Other Materials in Short Supply
Other Materials in Short Supply
Stocks of other building materials were not particularly good at the outbreak of war, and inevitably the upsurge of defence construction work led to scarcities.
Where New Zealand depended on imported supplies, the slowing up of imports created real difficulties, and such small reserve stocks as had been set aside before the war became of vital importance.
We have noted that imports of corrugated iron, after totalling over 20,000 tons in each of the 1936 and 1937 calendar years, had fallen to 13,000 in 1938 and were at 16,000 tons in 1939. A reserve stock for defence buildings had been set aside by the Public Works Department, but was only about three-quarters of the estimated requirement for emergency mobilisation buildings alone. Other stocks of corrugated iron were abnormally low when war broke out.
Then, in 1940, imports of corrugated iron, at 9000 tons, were well under half of 1937 arrivals. Worse was to follow. For the rest of the war imports averaged only 2250 tons a year, about one-ninth of 1937.
Corrugated iron soon became very scarce. Its use was severely restricted throughout the war and for some years after. It was, in fact, one of the principal causes of restrictions on private building. Wartime imports of galvanised flat iron were well below normal, the annual inflow averaging less than half the pre-war amount. Malthoid-covered roofs and, later, wooden gutters became a visible evidence of wartime shortages.
Imports of window glass had fallen away before the war, and stocks at the outbreak of war must have been below normal. In this case, however, imported supplies arrived in fair quantities throughout the war, and extreme shortages did not develop.
Stocks of gypsum, essential in the making of cement and plaster,1 page 249 were good when war broke out and imports were well above prewar levels for most of the war years. Imports of plaster of paris, however, fell right away, until at the lowest point, in 1942, only about 1 per cent of pre-war supplies arrived. Here local production was expanded to help fill the gap.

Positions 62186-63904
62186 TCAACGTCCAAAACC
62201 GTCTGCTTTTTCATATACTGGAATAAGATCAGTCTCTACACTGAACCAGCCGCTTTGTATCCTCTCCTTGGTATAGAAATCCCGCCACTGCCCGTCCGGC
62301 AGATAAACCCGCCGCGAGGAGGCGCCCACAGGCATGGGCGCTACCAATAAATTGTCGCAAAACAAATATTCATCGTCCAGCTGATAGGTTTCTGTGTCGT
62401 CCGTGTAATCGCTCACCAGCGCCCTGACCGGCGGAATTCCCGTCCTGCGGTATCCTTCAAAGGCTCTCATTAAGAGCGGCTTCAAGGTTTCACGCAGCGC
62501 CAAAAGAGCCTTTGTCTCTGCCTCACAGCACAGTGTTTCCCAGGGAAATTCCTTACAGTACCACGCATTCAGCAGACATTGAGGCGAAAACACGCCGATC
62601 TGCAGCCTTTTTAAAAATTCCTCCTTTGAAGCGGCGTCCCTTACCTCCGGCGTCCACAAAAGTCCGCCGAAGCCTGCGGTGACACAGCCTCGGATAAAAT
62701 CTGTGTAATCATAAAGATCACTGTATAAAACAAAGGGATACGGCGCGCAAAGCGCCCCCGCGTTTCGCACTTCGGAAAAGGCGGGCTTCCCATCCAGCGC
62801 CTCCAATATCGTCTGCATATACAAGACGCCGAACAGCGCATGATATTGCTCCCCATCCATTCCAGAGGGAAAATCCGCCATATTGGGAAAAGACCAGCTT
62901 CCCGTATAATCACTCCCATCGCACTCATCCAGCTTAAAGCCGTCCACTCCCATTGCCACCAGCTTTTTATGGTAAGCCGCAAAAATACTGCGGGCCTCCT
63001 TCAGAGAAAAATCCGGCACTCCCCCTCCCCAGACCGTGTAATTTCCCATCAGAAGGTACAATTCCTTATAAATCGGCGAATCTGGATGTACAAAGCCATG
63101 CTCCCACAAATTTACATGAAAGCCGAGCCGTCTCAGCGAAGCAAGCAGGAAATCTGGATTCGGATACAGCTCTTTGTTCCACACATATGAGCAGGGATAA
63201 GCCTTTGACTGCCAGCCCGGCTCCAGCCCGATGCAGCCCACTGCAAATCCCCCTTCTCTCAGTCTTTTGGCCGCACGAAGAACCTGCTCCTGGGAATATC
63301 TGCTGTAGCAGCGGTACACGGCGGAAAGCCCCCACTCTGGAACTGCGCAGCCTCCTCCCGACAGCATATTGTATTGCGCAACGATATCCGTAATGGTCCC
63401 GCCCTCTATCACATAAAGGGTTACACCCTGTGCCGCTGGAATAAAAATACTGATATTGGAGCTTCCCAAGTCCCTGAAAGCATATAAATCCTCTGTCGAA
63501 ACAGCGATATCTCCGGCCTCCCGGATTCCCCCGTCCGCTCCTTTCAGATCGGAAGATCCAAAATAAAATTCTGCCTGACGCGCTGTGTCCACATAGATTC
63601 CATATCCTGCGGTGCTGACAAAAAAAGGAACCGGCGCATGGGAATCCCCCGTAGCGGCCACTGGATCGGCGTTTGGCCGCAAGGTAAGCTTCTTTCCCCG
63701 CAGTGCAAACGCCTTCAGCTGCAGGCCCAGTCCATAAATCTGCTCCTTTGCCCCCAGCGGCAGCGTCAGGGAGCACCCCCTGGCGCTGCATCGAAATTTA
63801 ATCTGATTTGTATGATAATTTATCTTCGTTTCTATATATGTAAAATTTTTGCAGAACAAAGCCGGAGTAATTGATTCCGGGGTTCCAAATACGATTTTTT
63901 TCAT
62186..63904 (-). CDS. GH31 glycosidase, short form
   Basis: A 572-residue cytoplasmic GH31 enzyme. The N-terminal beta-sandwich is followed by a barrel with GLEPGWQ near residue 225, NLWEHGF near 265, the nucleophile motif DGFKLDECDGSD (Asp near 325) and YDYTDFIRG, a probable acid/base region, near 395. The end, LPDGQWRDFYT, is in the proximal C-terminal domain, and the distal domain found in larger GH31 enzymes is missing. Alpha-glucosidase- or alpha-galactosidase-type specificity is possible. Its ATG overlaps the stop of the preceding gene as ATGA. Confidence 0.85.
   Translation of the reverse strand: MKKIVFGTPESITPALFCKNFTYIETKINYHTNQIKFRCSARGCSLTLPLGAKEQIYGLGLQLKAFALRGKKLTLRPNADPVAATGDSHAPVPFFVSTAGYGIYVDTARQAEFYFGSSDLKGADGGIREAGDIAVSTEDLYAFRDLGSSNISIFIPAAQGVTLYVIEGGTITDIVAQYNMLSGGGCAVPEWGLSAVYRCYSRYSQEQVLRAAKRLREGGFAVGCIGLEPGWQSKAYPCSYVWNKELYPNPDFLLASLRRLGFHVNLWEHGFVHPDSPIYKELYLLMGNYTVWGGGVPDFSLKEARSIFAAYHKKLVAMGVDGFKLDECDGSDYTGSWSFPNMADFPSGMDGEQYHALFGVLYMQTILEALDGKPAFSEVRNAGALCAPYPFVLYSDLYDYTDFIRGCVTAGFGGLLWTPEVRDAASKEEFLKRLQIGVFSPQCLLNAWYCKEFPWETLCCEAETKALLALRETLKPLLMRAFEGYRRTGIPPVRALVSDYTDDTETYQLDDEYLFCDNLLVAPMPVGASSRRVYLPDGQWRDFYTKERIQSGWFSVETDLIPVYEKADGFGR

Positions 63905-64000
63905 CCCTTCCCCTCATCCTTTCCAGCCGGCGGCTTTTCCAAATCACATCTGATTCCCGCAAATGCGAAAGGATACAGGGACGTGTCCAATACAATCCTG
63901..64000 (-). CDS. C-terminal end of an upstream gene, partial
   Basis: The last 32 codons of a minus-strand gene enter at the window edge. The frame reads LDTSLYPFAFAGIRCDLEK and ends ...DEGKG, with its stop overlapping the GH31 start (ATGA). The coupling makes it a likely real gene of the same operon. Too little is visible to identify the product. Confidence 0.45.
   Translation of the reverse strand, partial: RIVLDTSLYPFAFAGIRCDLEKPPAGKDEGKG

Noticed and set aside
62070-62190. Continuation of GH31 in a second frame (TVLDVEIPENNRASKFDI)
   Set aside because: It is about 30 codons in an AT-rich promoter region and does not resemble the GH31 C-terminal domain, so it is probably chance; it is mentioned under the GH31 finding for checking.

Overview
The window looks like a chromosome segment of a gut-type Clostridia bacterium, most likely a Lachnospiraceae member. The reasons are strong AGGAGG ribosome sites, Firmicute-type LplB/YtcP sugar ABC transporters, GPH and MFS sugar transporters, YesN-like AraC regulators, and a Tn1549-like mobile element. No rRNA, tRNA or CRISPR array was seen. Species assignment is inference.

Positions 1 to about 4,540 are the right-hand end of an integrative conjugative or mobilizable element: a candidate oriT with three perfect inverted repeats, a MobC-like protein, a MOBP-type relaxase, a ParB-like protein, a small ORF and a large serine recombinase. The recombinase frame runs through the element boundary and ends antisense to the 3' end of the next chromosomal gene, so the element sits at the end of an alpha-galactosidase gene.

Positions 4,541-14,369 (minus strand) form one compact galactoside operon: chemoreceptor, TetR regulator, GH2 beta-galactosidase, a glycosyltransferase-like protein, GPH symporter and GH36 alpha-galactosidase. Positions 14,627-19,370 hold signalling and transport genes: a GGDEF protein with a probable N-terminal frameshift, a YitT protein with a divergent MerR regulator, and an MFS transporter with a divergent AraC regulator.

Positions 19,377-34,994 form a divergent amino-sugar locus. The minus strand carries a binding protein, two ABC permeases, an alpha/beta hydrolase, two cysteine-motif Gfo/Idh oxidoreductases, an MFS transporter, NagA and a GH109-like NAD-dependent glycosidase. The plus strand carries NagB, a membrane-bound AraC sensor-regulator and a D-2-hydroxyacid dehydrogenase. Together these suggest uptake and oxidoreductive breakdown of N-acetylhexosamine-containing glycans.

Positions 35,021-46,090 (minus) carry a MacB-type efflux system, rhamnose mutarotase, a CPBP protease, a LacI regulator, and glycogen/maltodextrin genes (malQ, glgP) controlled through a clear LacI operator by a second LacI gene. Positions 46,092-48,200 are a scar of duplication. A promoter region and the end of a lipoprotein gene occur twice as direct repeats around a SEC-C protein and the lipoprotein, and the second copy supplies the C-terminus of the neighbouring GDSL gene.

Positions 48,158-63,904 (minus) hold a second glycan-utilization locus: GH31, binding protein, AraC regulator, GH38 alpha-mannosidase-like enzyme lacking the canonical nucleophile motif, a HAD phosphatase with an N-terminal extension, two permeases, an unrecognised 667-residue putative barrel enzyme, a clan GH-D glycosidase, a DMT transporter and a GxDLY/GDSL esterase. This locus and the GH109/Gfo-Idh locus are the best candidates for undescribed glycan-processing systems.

Most of New Zealand's pre-war cement requirements were locally produced, and imports of cement were trivial by comparison with local production. The building and construction industry continued to rely almost entirely on local production throughout the war years. Production in 1939 had reached 231,000 tons but declined, to be close to 215,000 tons, for each of the years 1940, 1941 and 1942, after which it returned to 1939 levels. With increased requirements for defence works, restrictions on the use of cement became for a time a severe limiting influence for less essential works.
Some of these shortages of materials were to continue well after the rush of defence construction work was past. There were, for example, shortages of cement in the second half of 1945, and, as late as November 1945, the use of corrugated iron was not permitted on new buildings, galvanised flat iron could be used only for door and window flashings, and similar restrictions applied to a number of other materials.
Portland cement may be defined as the product obtained by intimately mixing together calcareous (containing lime) and argillaceous (containing alumina), or other silica, alumina, and iron oxide bearing materials, burning them at a clinkering temperature, that is a temperature at which partial fusion occurs, and grinding the resulting clinker, The powder so produced possesses the property of combining chemically with water to produce a hard or ‘set’ mass. This chemical combination takes place very rapidly if no ‘retarder’ is incorporated with the cement.
Gypsum (calcium sulphate) is the material generally used for this purpose, and it is customary to add from two to three per cent to the clinker during the grinding operation.
Plaster of Paris Gypsum (calcium sulphate). Dry plaster is gypsum which has been heated until about one quarter of the original water remains.